I'll say it again, depends on your use

by dony - 3/10/13 4:30 PM

In Reply to: Agreed, SSD is NOT for PC gaming by Demaclies

I agree with you that SSDs are not great for gamers today. However, when the 1 TB SSD hits the market at $500 to $600 next month, I would build any new computer only with SSDs for many reasons beyond speed. For the record, I am self employed and have been a systems analyst/hardware specialist/IT senior manager for more than 20 years after both undergrad and grad studies in physics. I taught HW/SW at the college level. BTW, its accelerated, not excellerated. I do have two gaming machines, one desktop and one laptop. Both do what they were designed to do and do it very well. I built the desk top and upgraded/tuned both. Today, I would not even consider an SSD for these machines as both do exactly what they were designed to do and are midway through their life cycle. They are both very lean in terms of OS, start up programs, lack of bloatware, etc. and are virus free. Both are finely tuned and will play any game out there. However, if buying a gaming machine today, I would consider a hybrid drive or an SSD (in April).
Quoting directly from "Hub Pages"
"Speed is the main advantage of a solid-state drive. SSDs offer blazing-fast performance being 100 times faster than HDDs. This incredible speed difference is due to a much shorter access time (less than a millisecond for an SSD compared to 17 - 18ms). If you want a big performance gain, switch to an SSD."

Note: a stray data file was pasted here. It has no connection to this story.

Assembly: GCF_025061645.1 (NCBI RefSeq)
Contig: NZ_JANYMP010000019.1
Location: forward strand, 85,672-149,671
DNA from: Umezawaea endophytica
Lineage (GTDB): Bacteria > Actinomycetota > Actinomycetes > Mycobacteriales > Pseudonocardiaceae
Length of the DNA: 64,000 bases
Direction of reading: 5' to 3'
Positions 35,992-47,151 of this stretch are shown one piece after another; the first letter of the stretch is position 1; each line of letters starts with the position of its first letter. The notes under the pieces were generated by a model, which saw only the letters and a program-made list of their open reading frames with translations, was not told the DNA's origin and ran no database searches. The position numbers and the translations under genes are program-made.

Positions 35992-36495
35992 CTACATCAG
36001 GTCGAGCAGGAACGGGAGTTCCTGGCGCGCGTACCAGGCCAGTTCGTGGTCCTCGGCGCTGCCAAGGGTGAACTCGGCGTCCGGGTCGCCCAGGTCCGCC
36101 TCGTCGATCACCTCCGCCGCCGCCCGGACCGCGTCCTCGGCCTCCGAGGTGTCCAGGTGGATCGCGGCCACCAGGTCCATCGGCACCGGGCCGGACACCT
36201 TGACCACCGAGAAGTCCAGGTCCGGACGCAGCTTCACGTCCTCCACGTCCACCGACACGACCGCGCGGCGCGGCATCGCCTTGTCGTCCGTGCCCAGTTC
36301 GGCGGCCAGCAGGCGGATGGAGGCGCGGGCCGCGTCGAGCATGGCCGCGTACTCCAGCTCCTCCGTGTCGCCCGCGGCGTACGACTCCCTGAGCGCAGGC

Their tests were done in Feb 2013 and are not even totally correct as the technology is changing rapidly. According to Tom's Hardware, the newest and best 10K to 15K rpm HDD running SATA III are half as fast as the newest SSD also running SATA III. These HDD sell for $500 to $700 each though so the price is comparable to SSD. HDD is at the end of the product life cycle though and SSD the beginning, so I will tend to SSD.
For boot up on the Ultrabook, 10 seconds for SSD versus 2 minutes for the HDD. Clean systems but much software like Photoshop pro, color rendering, facial recognition, etc. Yes, I can see the difference and it is there for many of the things I do. Time is money and a half hour saved is many dollars in my bank account.
For photography and photo processing, the SSD is better. Shooting a wedding, I may have 200 raw photos at a time and a few minutes to download to the SSD and check each because I can reshoot parts of the wedding if something went wrong. Superfast card reader directly to SSD and then opening, testing, adjusting color or white balance, comparing, etc. is much faster with the SSD. Once the wedding is over, it is over and the money shots are gone. Then, while I am shooting again, the SSD downloads to two different 1 TB HDDs (via my assistant) because there is enough time for that and I need two backups plus the camera cards. I never mentioned the web as I get paid for my work and never upload to Facebook or YouTube. I do participate on seven or eight social networks and have uploaded photos to Pinterest but that has nothing to do with the speed of the hard drive as you well know. Even with my superfast internet connection, the limiting factors are the systems to which I am uploading, servers, routing, etc.
So you stay with HDD and I will stay with SSD. Just do not ever accuse me of working for any marketing company. Its not true and a bit unfair.